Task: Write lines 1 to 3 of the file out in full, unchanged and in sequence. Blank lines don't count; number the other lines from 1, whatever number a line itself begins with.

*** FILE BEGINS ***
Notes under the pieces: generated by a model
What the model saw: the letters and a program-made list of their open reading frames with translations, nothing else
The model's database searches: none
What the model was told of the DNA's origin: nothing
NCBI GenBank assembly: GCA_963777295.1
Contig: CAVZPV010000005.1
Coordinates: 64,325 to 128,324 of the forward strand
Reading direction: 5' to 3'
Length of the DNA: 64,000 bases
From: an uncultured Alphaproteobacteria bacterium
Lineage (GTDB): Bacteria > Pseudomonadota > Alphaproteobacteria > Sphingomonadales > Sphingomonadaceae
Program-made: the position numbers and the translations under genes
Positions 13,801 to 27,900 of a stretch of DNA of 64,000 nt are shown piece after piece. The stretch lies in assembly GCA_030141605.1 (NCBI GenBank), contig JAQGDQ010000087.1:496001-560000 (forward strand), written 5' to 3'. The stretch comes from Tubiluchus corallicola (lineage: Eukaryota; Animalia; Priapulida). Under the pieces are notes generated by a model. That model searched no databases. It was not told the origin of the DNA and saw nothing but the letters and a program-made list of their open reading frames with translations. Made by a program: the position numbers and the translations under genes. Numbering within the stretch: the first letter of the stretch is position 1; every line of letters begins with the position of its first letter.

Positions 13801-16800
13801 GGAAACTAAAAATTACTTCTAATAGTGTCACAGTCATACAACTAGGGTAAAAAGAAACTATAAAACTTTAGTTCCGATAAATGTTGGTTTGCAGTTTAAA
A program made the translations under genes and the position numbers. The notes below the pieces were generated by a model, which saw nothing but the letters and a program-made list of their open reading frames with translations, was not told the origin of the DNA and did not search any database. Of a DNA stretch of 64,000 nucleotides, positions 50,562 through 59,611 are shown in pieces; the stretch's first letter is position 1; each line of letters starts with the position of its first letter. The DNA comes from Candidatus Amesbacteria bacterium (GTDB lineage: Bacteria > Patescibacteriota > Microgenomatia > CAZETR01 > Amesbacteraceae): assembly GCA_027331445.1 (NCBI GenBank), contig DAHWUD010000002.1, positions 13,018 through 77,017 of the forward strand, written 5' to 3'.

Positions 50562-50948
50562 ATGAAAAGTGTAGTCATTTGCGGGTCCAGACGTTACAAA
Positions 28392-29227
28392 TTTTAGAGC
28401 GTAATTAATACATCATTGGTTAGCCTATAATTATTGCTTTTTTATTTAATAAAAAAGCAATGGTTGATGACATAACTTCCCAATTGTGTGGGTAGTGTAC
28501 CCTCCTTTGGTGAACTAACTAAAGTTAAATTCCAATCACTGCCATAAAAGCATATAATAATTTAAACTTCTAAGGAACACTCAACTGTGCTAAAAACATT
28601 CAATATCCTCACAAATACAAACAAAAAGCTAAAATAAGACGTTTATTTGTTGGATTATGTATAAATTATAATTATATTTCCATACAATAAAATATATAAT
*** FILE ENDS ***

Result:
Notes under the pieces: generated by a model
What the model saw: the letters and a program-made list of their open reading frames with translations, nothing else
The model's database searches: none